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The following is from The African Queen by C. S. Forester

"I'll bury 'im, Miss," said Allnutt. "Don't you worry yourself, Miss. I'll do it all right. I know some of the service. I've 'eard it often enough."

Rose pulled herself together.

"I have my prayer book here. I can read the service," she said, keeping her voice from trembling.

I am guessing the 'service' here means a funeral service because they are about to bury someone. Then how can you read the funeral service?

Does the second 'service' mean a 'prayer'? Or does 'read the service' mean 'read passages from the prayer book during the service'?

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"Read the service" is an idiomatic way to say "Read the text of the standard service from the prayer book".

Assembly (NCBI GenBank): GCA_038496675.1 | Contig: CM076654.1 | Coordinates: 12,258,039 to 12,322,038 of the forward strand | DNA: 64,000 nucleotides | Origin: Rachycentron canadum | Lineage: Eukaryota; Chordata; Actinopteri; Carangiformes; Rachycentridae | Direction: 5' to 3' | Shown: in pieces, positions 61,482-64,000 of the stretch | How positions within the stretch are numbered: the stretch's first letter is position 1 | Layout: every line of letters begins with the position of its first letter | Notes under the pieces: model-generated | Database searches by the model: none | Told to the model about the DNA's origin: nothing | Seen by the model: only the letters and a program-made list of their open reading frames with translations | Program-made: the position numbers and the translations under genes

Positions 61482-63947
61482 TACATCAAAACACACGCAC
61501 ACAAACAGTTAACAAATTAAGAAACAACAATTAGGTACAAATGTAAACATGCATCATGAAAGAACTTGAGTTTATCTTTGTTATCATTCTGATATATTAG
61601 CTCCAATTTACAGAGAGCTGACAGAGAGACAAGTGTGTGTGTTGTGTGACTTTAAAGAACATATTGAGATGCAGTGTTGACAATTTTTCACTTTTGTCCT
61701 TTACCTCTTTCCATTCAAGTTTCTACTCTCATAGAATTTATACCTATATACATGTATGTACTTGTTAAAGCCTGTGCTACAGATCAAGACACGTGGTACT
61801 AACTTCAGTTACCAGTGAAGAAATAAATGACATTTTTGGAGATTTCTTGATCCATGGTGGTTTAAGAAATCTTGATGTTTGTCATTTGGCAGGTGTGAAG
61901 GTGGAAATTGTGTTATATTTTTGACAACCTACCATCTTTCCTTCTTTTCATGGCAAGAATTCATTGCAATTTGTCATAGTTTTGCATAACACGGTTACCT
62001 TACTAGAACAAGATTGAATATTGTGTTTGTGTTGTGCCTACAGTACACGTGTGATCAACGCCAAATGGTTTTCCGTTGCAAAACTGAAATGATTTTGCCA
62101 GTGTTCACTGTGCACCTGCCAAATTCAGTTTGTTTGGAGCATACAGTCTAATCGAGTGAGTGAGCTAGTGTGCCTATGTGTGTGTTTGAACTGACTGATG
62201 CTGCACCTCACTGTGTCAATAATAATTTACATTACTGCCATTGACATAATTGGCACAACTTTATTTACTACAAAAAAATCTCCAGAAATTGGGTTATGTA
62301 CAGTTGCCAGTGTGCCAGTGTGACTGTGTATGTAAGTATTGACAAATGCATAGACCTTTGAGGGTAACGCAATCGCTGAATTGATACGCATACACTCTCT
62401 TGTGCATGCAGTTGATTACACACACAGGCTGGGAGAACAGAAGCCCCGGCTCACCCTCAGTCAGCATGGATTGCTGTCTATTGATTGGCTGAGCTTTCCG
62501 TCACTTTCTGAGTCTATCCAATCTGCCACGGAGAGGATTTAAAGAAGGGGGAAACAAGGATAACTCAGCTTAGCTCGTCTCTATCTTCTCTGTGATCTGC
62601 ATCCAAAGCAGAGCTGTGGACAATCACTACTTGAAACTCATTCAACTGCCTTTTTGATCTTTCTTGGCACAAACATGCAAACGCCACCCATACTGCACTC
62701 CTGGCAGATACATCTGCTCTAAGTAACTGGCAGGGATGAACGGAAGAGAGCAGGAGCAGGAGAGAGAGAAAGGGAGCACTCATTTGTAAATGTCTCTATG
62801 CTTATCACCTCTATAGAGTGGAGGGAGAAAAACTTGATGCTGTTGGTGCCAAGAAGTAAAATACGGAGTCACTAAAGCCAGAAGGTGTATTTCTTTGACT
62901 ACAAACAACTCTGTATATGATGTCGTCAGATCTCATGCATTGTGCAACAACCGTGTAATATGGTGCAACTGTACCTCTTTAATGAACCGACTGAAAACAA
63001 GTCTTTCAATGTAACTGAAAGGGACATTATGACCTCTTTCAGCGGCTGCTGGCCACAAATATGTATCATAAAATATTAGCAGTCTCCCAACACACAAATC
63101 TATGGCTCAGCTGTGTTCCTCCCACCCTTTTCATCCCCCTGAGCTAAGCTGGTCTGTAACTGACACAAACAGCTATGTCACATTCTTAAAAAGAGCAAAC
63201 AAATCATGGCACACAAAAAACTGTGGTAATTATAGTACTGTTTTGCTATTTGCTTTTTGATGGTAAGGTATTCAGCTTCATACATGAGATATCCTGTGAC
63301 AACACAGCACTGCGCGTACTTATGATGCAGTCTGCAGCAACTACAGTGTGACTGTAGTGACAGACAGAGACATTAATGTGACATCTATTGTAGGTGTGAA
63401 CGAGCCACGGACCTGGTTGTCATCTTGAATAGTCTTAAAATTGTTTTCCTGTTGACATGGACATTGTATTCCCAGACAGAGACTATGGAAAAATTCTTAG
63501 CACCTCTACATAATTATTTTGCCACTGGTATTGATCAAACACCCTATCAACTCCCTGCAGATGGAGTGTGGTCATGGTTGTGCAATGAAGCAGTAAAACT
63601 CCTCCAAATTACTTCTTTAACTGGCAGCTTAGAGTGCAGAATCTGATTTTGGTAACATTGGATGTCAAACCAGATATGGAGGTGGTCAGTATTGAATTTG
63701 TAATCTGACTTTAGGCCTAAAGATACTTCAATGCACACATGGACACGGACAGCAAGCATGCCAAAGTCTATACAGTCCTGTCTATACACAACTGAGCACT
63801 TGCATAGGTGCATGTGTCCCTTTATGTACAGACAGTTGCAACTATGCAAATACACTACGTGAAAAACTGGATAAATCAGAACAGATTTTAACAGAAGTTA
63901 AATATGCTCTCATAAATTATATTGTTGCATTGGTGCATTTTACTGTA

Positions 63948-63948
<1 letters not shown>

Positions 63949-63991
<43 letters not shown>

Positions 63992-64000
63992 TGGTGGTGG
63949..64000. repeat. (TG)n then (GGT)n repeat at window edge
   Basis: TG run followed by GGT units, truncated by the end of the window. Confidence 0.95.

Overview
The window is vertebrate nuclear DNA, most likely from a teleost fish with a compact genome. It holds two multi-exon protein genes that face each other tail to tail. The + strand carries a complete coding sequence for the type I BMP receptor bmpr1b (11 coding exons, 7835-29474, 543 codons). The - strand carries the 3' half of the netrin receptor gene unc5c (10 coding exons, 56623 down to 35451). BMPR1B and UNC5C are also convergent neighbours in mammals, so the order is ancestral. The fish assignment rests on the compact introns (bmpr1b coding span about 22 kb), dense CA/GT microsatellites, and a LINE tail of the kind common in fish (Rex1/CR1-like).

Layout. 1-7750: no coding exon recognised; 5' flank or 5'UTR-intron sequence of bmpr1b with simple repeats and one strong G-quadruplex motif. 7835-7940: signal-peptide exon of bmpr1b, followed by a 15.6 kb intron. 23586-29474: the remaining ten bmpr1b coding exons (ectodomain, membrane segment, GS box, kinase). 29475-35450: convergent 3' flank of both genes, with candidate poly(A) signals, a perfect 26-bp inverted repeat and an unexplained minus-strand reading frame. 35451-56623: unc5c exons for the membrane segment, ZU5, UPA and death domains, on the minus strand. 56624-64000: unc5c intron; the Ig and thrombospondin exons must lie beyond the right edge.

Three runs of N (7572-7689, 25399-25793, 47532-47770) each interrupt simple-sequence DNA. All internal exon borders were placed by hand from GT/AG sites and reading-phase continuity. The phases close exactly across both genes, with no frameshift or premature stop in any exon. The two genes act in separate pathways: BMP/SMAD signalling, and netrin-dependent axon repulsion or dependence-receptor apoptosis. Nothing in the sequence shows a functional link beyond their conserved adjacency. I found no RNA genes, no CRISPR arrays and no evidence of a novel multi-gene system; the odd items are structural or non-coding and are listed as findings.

You could also say do the service (especially if you have memorized it and are not reading from the book), or perform the service (if you are acting in a more-or-less official capacity). You can also give the service (in the same way as to give a performance) or lead the service.

  • @whitecap "Give the service" is another. – Andrew Nov 26 '17 at 19:39
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"service" is not only the ceremony but, as you say, the passages from the prayer book.

See under 3a here:

3 a : a form followed in worship or in a religious ceremony - the burial service

Even the first "service" might mean all the steps that have to be followed when burying someone, prayers included.

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